• Front Royal, Virginia to Shenandoah National Park on Skyline Drive

      105 miles - 3 hour 30 minutes

      This 105-mile roadway, surely one of the most scenic in the country, winds its slow way along the crest of the Blue Ridge Mountains. To the north there are clear, long-distance views way out over Shenandoah Valley. As you make your way south, these gradually develop into the classic Blue Ridge vista of tree-covered mountains layered one behind another in gradually fading shades of bluey-green. Take your time - it's a maximum 35 mph all the way. Oh, and do keep an eye out for bears - as many as 600 of them live here.

      Heading south from Front Royal, these are some of the highlights to look out for along the way:

      Dickey Ridge Visitor Center (mile 4.6)
      Get your bearings at Dickey Ridge, just inside the park. As well as maps and Ranger advice, there are exhibits, films and wonderful views. A number of easy trails start here, including Fox Hollow Trail which leads to some old home sites and a cemetery.

      Luray Caverns (an optional side trip, 20-miles there-and-back)
      Luray is home to one of the USA's most remarkable cavern systems, known, fairly logically, as Luray Caverns. Take a walk through cathedral-size chambers and beside clear underground lakes and marvel at the organic, almost alien quality of the formations.

      Skyland (mile 41.7)
      As well as being the highest point on the drive (3698 ft), Skyland is also the site of the popular Skyland Resort. Originally developed as ‘Stony Man Camp’ in the 1880s, it now offers good quality suites as well as old rustic cabins. There’s a highly rated dining room plus nightly entertainment.

      Rapidan Camp (mile 52.8)
      Restored and reopened to the public in 2004, Rapidan Camp was established in 1929 as the summer retreat of President Herbert Hoover. Three of the original buildings still remain and Ranger-guided tours are available. Rapidan Camp can be reached via the 2-mile Mill Prong Trail, which starts at the Milam Gap Parking area.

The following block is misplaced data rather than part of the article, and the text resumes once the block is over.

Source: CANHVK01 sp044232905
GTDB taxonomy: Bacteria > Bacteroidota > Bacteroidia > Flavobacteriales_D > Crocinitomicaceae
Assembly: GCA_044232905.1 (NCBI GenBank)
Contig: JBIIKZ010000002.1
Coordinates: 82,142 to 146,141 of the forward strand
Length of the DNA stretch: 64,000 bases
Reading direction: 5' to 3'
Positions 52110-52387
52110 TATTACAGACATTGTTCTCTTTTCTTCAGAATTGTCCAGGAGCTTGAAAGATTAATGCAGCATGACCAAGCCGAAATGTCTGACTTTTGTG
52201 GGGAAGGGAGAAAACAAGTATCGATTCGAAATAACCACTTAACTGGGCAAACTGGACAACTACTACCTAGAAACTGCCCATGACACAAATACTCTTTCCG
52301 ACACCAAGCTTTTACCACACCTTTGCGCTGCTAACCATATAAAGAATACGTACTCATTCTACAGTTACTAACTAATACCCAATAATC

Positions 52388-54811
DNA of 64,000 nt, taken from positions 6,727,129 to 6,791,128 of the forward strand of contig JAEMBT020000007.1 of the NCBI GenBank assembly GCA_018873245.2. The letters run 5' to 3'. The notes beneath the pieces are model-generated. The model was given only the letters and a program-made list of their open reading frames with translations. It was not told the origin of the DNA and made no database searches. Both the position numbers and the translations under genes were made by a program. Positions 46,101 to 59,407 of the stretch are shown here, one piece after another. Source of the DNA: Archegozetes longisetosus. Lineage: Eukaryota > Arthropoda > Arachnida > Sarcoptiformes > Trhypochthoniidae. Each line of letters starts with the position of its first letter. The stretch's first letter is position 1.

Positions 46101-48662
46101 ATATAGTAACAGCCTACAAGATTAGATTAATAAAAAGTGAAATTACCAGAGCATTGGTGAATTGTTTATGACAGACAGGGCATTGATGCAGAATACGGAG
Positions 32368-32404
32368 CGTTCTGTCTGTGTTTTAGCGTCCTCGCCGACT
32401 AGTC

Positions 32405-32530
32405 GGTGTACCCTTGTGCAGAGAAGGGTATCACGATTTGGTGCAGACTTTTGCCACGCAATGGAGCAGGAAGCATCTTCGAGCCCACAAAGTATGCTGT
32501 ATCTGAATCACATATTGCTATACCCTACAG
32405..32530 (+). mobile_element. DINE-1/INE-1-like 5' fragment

Lewis Mountain Campground (mile 57.5)
      There are a number of campgrounds along the way: details can be found on the NPS site. Lewis Mountain, the smallest, offers cabins as well as camping and trailer sites. The site is open from mid-April to late October and has all the facilities you’d expect including groceries, showers/toilets and laundry.

      Loft Mountain (mile 79.5)
      As well as being the southernmost and largest of Shenandoah’s campgrounds (with gift shop, gas and food as well), Loft Mountain is also the starting point for a number of trails, including the easy 1.3 mile Frazier Discovery Trail which offers great views to the west plus wildflowers, birds and a huge overhanging cliff. Visit the NPS website for printable hiking maps for all parts of the park.

      Rockfish Gap (mile 105)
      Rockfish Gap is the southern terminus of the Skyline Drive. There’s a very helpful tourist information center here, ideally located whether this is your starting point for Shenandoah or you’re planning to continue your journey by heading south on the Blue Ridge Parkway.

      Curvy roads along Skyline Drive with plenty of
      places to pull over and walk a bit.

      Comments 1 Comment
      1. mikey55's Avatar
        mikey55 -
        We just rode this route after riding the entire Blue Ridge Parkway from Cherokee, NC. Other than the first 10 miles in a thunderstorm, it was a great road for continuing a motorcycle trip. Highly recommend for any motorcyclists!